"Secondly. Whereas for these many years past, divers conspiracies against her majesty's person and estate, and some forcible attempts for invading and conquering her dominions, have been made under we know not what pretences and intendments, of restoring Catholic religion by the sword, (a course most strange in the world, and undertaken peculiarly and solely against her majesty and her kingdoms, among other princes departed from the religion and obedience of the see apostolic no less than she,) by reason of which violent enterprises her majesty (otherwise of singular clemency towards her subjects) hath been greatly moved to ordain and execute severer laws against Catholics (which by reason of their communion with the see apostolic in faith and religion, were easily supposed to favour these conspiracies and invasions) than perhaps had ever been enacted or thought upon, if such hostilities and wars had never been undertaken. We, to assure her majesty of our faithful loyalty, also in this particular case, sincerely protest, and by this our public fact make known to all the Christian world, that in these cases of conspiracies and invasions which hereafter may be made by any foreign prince or potentate for the disturbance and subversion of her majesty's state and dominions, under the aforesaid pretences and intendments; we will, according to the rules of Christian religion, defend our prince and country from all these violent assaults and injuries. And, moreover, we will not only ourselves resist them as inconvenient means to introduce Catholic religion into our country, but also earnestly persuade lay-Catholics to do the same.

"Thirdly. If upon any such invasions the pope should excommunicate every one that would not forsake the aforesaid defence of her majesty and the realm, and take part

BETH.

with such conspirators and invaders; in this case we do ELIZAthink ourselves and the lay-Catholics not bound in conscience to obey this censure, but will defend our prince and country.

"And because nothing is more certain than that, whilst we endeavour to assure her majesty of our dutiful affection and allegiance by this our Christian and sincere protestation, there will not want those who will condemn and misconstrue our lawful fact: yea, and by many sinister suggestions and calumnies discredit our doings with the Christian world, but chiefly with the pope's holiness, to the greatest prejudice and harm of our good names and persons that may be, unless we maturely prevent their malice herein;-we most humbly beseech her majesty, that in this our recognizing, and yielding Cæsar's due unto her, we may also by her gracious leave be permitted, for avoiding obloquy and calumnies, to make known by like public act, that by yielding her right unto her, we depart from no bond of that Christian duty which we owe to our supreme spiritual pastor. "And therefore we acknowledge and confess the bishop of Rome to be the successor of St. Peter in that see; and to have as ample and no more authority or jurisdiction over us and other Christians, than had that apostle by the gift and commission of Christ our Saviour. And that we will "This paper," says obey him so far forth as we are bound by the laws of God bishop Banto do, and may stand with performance of our duty to our his own temporal prince, in such sort as we have before professed: hand, was for as we are most ready to spend our blood in defence of me by the priests." her majesty and our country, so will we rather lose our Ex Biblioth. lives than infringe the authority of Christ's Catholic Church." R. Harley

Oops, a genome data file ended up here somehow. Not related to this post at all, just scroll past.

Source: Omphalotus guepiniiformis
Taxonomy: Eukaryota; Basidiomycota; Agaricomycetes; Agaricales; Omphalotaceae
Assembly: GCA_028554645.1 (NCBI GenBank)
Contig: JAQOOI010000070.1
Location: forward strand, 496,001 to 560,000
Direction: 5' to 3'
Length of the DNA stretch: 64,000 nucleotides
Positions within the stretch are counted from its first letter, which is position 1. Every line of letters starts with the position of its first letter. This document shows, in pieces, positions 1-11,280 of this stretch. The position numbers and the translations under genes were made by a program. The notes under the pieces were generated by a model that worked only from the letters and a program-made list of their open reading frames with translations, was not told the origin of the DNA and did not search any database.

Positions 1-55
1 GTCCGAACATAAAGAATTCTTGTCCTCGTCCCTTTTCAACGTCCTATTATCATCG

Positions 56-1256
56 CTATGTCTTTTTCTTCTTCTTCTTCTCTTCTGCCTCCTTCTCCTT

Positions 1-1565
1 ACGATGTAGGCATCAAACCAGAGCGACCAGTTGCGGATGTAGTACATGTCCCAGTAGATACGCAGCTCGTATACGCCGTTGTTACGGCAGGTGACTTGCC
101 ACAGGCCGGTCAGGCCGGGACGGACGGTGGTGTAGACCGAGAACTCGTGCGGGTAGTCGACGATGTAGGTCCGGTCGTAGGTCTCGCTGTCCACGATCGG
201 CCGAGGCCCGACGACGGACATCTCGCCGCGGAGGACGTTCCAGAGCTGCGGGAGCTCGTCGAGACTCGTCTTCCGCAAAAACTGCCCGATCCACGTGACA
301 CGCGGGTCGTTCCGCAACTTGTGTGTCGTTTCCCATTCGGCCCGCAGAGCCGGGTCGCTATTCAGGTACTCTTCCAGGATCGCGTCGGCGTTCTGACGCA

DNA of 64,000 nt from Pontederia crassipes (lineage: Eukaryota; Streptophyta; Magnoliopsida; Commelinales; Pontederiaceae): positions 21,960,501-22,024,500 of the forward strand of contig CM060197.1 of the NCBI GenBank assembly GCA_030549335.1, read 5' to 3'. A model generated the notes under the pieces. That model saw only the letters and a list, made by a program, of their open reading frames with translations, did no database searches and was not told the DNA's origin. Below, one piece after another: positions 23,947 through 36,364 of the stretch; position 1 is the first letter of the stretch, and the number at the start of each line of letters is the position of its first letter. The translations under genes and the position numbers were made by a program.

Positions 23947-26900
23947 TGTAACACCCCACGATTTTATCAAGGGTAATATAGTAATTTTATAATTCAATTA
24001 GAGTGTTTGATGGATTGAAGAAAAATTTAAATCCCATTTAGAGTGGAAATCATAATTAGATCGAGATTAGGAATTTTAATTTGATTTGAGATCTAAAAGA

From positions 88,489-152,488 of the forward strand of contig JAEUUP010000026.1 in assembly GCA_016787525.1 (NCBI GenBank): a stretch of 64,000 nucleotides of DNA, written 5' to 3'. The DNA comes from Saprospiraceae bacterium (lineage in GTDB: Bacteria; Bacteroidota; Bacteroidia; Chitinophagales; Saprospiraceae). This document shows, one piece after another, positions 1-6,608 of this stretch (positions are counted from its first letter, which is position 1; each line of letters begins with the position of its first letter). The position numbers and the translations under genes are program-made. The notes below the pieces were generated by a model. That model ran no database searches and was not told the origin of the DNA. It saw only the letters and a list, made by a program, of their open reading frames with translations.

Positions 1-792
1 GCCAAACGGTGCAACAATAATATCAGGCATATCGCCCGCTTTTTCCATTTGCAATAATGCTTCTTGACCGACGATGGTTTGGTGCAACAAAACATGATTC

croft, under

Armig.

ment at

A bill

On the 27th of October this year the parliament met at A parliaWestminster: at this session a bill against plurality of Westminbenefices was brought into the lower house, and read the ster.. second time. The passing this bill was opposed by several against members to mention some of them, doctor Crompton benefices. plurality of wished the laity would lead the way in this pretended reformation; and that secular men might be restrained from plurality of offices in the first place; that formerly impropriations belonged to the spiritualty; that in those

VOL. VII.

S

GIFT,

WHIT times clergymen being bound to celibacy, might subsist upon Abp. Cant. less expense: but that now since impropriations are taken from them, and marriage allowed, their revenues are lessened, and their charge increased; and therefore a single benefice of slender value must be an incompetent maintenance. Serjeant Harris seconded this doctor, and suggested, that this bill could not pass without breaking in upon a custom of the house, which they had constantly observed; and that was, "not to meddle with any matter which touches her majesty's prerogative:" and that supposing the act should pass, her majesty might grant a dispensation with a non obstante. To show the extent of the prerogative, Sir George Moor, a member of the house of Commons, in his speech to the bill against monopolies, has these words: "We know the power of her majesty cannot be restrained by any act. Admit we should make the statute with a non obstante, yet &c. p. 219, the queen may grant a patent with a non obstante, to cross this non obstante." These assertions were neither censured nor contradicted by the house: and that there was no great singularity in this doctrine rightly understood, appears by the resolution of all the judges of England about two years forwards; where, after mature deliberation upon a case proposed, they delivered it as their opinion, "that the king has power (upon considerations moving him, with respect to time, place, or person, &c.) to grant a non obstante for dispensing with any particular person to cover him from incurJacob. Penal ring the penalty of a statute." And for this they vouched the authority of their law-books.

Townsend's
Historical
Collections,

234.

Coke's
Reports,
lib. 7.
Hilar. 2.

Statutes.

As to the bill against pluralities, it miscarried, and therefore I shall look after it no further. But for fear it might have gone through both houses, archbishop Whitgift (as it is most probable) drew up some reasons to dissuade the queen from giving her royal assent: I shall transcribe them from the Lambeth manuscript.

The title stands thus:

666. "Reasons against the Bill now exhibited in the Lower House of Parliament, against Plurality of Benefices. A defence of "It is to be considered, that by the laws now in force, none may have two benefices with cure, above eight pounds

pluralities.